After a year of posting on her blog, she realized that many of her readers loved the idea of toxic free and sustainable cleaning products, but did not have the time to make them themselves. They wanted to know what store products that were as sustainable as the homemade ones. Lauren started comparing commercial cleaning products, reading their labels and researching their properties. She realized that, while cleaning product manufacturers are not legally bound to list their ingredients on their packaging, there are 85,000 industrial chemicals being used, the majority of which are not tested for safety.
Lauren decided to start The Simply Co., her own company producing handmade organic, toxin free laundry powder detergent. She only uses three ingredients: organic baking soda, washing soda and organic, vegan castile soap. Among the list of avoided substances were petrochemicals, chlorine and phosphates, usual suspects in commercial detergents. She added organic essential lavender oil to create a scented laundry powder as well. Until the beginning of this year, Lauren was making all the products herself in her apartment. Due to increasing demand, it became a strenuous activity, taking up most of her days, and preventing her from posting on her blog as much as she would have liked to.
To be able to meet the demand and focus on what she is best at and most passionate about, Lauren decided to hire a team of people, including a COO, to help build the company. Her team is scattered around the country, as their meetings take place online. While all team members are all environmentally-conscious and lead plastic free lives, they are not leading zero-waste lifestyles. When discussing people's life choices, Lauren stressed: "I would never impose my lifestyle on anyone else, whether it be coworkers, friends or family. I respect everyone's personal decisions and don't go off telling people about how I live unless they ask and are interested. However, if we ever were to have a physical office, I would make it zero-waste."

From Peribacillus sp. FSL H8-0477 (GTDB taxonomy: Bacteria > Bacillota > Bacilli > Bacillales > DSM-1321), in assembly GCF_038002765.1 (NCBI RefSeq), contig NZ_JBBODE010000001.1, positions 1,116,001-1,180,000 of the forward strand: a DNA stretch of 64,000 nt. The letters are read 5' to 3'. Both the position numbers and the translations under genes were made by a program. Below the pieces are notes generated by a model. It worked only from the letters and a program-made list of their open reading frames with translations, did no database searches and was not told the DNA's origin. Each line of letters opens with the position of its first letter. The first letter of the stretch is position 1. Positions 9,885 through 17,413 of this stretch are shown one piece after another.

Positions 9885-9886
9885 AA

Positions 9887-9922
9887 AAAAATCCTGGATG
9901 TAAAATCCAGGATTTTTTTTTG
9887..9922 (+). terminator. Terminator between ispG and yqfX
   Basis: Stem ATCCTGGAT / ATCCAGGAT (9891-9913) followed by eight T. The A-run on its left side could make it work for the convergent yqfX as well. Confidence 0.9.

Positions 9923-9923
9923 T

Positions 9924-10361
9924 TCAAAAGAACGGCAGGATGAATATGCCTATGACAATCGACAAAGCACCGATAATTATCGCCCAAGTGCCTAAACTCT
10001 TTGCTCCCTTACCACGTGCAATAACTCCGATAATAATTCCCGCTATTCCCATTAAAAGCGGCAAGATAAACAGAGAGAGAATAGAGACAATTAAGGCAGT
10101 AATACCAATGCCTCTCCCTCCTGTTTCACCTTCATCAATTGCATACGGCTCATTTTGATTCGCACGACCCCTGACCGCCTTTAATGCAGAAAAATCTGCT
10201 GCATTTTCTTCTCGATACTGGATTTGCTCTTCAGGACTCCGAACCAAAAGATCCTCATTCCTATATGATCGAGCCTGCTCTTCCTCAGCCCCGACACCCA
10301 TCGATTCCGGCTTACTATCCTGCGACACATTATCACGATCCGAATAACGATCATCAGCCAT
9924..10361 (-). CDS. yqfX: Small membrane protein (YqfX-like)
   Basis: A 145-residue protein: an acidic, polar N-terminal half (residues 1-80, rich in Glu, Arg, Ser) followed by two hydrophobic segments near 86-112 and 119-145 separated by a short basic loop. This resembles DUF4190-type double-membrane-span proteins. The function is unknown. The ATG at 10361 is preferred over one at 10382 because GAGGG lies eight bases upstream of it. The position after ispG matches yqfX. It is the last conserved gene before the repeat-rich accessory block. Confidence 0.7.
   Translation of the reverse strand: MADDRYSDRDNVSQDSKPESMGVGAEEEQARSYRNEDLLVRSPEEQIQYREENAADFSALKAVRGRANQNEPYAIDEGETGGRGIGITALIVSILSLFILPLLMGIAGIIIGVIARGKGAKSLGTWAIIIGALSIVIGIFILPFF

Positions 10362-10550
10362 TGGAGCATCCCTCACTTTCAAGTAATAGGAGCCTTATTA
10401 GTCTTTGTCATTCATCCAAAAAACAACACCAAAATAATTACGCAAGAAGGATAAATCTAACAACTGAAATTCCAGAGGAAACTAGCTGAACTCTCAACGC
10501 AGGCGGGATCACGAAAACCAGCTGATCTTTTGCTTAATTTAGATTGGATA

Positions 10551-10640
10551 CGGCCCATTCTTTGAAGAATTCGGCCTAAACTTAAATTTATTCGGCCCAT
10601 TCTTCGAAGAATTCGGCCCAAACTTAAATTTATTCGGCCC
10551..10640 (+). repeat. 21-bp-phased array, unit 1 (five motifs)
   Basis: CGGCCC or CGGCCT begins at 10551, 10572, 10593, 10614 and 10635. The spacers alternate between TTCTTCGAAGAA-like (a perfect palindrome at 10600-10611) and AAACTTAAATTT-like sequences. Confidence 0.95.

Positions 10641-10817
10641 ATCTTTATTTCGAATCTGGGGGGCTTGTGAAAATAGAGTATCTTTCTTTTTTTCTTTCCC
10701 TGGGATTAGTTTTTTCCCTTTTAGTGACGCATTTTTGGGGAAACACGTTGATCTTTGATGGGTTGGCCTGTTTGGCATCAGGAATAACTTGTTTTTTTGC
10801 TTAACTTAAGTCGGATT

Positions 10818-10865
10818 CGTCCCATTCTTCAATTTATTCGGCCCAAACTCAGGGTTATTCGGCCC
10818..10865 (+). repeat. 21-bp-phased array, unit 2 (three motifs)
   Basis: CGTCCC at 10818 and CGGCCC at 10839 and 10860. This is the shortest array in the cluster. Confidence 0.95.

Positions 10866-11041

Apart from building a team, she has also moved product manufacturing in a few different locations in the country to expand production and make the shipping process quicker and less expensive. While growing her business, Lauren wants to maintain it sustainable and environmentally responsible, so she has become knowledgeable of the current problems of the production process, which is excessively wasteful toxic-laden, endangering both the workers and the consumers. With The Simply Co., she is keen on avoiding these issues and declared: "I am very happy to have found production teams who are willing to follow my rules and expectations."
Since starting her zero-waste lifestyle, Lauren believes that the overall quality of her life has improved: "I feel healthier and eat much better." With prepackaged foods out of the picture, she eats a lot of organic fruits and vegetable, bulk grain and seasonal local produce, when farmers' markets are available. She is also spending less and saving money: "When I go shopping, I now always have a grocery list, which means I am not grabbing unneeded or expensive items impulsively. Since I buy food in bulk, I don't have to pay a premium for packaging. I also buy my clothes secondhand at a heavily discounted price."
Apart from building her company this year, Lauren hopes to post more on her blog and YouTube Channel, write a book and maybe have a television show. Nothing is set in stone, as she is open to what life brings her way: "If you would have told me while I was working at my governmental job that, in a couple of years, I would be running my own company, I would not have believed you." One goal remains constant and clear: she is committed to continue chipping away at society's overwhelming consumerism and its dire consequences on the environment and human health. Lauren hopes that "more people will become aware of the fact that leading a low-impact life doesn't preclude being fulfilled and happy. On the contrary, it enables it."